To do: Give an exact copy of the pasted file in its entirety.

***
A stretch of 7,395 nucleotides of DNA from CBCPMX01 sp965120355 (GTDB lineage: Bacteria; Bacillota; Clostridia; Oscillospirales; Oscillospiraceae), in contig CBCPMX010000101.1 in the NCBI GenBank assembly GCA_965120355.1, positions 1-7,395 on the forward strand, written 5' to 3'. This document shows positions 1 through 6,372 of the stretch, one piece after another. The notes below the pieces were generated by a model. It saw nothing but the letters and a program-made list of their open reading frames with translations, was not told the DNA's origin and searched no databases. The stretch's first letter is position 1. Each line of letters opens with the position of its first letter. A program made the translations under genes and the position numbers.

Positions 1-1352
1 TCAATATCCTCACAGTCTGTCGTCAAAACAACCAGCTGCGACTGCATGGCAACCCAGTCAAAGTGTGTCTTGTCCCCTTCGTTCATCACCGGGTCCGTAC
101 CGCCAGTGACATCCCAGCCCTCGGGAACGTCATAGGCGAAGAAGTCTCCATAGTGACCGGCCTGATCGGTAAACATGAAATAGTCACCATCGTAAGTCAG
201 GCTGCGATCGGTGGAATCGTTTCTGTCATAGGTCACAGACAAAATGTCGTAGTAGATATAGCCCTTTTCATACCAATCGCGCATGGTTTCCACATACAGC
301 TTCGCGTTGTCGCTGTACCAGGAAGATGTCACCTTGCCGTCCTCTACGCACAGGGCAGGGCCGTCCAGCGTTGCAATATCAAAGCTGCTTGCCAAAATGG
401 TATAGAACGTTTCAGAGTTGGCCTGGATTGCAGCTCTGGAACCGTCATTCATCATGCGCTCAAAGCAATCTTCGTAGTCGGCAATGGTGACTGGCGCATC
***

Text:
A stretch of 7,395 nucleotides of DNA from CBCPMX01 sp965120355 (GTDB lineage: Bacteria; Bacillota; Clostridia; Oscillospirales; Oscillospiraceae), in contig CBCPMX010000101.1 in the NCBI GenBank assembly GCA_965120355.1, positions 1-7,395 on the forward strand, written 5' to 3'. This document shows positions 1 through 6,372 of the stretch, one piece after another. The notes below the pieces were generated by a model. It saw nothing but the letters and a program-made list of their open reading frames with translations, was not told the DNA's origin and searched no databases. The stretch's first letter is position 1. Each line of letters opens with the position of its first letter. A program made the translations under genes and the position numbers.

Positions 1-1352
1 TCAATATCCTCACAGTCTGTCGTCAAAACAACCAGCTGCGACTGCATGGCAACCCAGTCAAAGTGTGTCTTGTCCCCTTCGTTCATCACCGGGTCCGTAC
101 CGCCAGTGACATCCCAGCCCTCGGGAACGTCATAGGCGAAGAAGTCTCCATAGTGACCGGCCTGATCGGTAAACATGAAATAGTCACCATCGTAAGTCAG
201 GCTGCGATCGGTGGAATCGTTTCTGTCATAGGTCACAGACAAAATGTCGTAGTAGATATAGCCCTTTTCATACCAATCGCGCATGGTTTCCACATACAGC
301 TTCGCGTTGTCGCTGTACCAGGAAGATGTCACCTTGCCGTCCTCTACGCACAGGGCAGGGCCGTCCAGCGTTGCAATATCAAAGCTGCTTGCCAAAATGG
401 TATAGAACGTTTCAGAGTTGGCCTGGATTGCAGCTCTGGAACCGTCATTCATCATGCGCTCAAAGCAATCTTCGTAGTCGGCAATGGTGACTGGCGCATC